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Infant bed

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An infant bed, depicted with posts that present a strangulation hazard

An infant bed (commonly called a cot in British English, and, in American English, a crib, or far less commonly, stock) is a small bed especially for infants and very young children. Infant beds are a historically recent development intended to contain a child capable of standing. The cage-like design of infant beds restricts the child to the bed. Between one and two years of age, children are able to climb out and are moved to a toddler bed to prevent an injurious fall while escaping the bed.

Infant beds are more common in Western countries, employed by the majority of parents as an alternative to sharing a bed (co-sleeping).


Late-18th century Dutch painting of a baby in a crib

The name "crib" was used to describe a slatted, high-sided child's bed.[1] It derives from the Old English word "cribb" which means "manger" (food trough, referring to the shape of a bassinette) or stall (implying corralling the child).

It was not until the 19th century that infant beds developed from bassinettes, acquiring a role of keeping the child in their bed. The development of a distinction between infant beds and bassinettes was natural because it was "considered vital that the child's bed be raised off the ground."[1] This was due to a perception of noxious fumes below knee level, and explosive vapours near the ceiling, with good air in between.[1] Once children's beds were raised off the ground the role of the sides changed from a convenience to a safety feature.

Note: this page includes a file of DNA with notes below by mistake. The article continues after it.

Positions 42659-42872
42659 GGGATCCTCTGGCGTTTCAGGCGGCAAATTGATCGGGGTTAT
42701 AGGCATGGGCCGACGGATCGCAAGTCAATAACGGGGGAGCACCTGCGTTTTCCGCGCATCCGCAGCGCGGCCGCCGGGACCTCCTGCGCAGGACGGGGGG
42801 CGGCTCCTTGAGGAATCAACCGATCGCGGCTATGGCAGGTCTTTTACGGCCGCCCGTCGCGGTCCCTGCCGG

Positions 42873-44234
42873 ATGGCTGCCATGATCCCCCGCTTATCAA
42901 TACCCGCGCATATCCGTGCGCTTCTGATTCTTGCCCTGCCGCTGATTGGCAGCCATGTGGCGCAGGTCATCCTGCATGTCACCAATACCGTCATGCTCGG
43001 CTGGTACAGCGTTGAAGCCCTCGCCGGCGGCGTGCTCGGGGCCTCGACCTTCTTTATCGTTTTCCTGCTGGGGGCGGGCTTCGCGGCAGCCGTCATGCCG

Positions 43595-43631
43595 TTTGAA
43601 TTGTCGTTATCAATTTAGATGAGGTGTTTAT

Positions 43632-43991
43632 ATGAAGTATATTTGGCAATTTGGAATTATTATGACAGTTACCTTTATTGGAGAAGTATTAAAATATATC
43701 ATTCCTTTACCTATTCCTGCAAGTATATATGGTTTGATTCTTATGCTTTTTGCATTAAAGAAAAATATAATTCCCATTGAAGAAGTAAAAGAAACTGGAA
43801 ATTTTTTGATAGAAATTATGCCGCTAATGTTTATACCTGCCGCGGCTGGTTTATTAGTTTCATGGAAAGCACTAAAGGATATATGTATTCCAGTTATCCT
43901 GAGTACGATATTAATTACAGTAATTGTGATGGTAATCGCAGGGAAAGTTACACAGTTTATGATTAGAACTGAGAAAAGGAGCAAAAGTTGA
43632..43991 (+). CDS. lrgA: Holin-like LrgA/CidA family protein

It was recognised that once children learn to stand they may be able to get out of a bed with low sides. According to an expert of the time, infant beds were used once the child was 12 months old. Often one side was hinged to open the enclosure, a function fulfilled in modern infant beds with a dropside. With the hinge side lowered, the bed could be moved on casters, and they could be moved right up to the carer's bed when needed.[1]

Cradles in a museum

Iron beds were developed in 17th century Italy to address concerns about bed bug infestation and moths.[2] This new application was quickly extended to children's beds - a rockable iron bassinette (with spear-like corner posts) has been dated to 1620–1640.[2] Proponents promoted the supposed health benefits of iron beds. Infant beds constructed from metal became popular during the later half of the 19th century.[1] Infant beds (and bassinettes) constructed from iron with mesh or chain sides were common. Childcare experts gave iron beds their approval because it was hygienic material (compared with wood) and could not "harbour vermin",[1] of which bed bug infestation, lice and moths were cited concerns.[2] Commonly painted with a white vitreous enamel, later manufacturers working with wood continued to paint in the now traditional white; unfortunately this was often lead paint, and children were notorious for chewing and sucking the sweet surface.

Since 1938, babies in Finland have slept in cardboard boxes with a mattress in the bottom, which are distributed to expectant mothers as a "maternity package" containing baby supplies.[3]



Standards specify acceptable and hazardous gaps in infant beds

As an example of improving safety of infant bed designs, the U.S. Consumer Product Safety Commission has set standards for infant beds sold since 1973. Since this time U.S. annual deaths attributed to infant beds reducing from approximately 200 to approximately 50,[4] and injury rates now at approximately 8,000 per year.[5] Many of these injuries are attributed to the 25 million infant beds manufactured prior to the progressively refined safety standards, yet still in use.[6]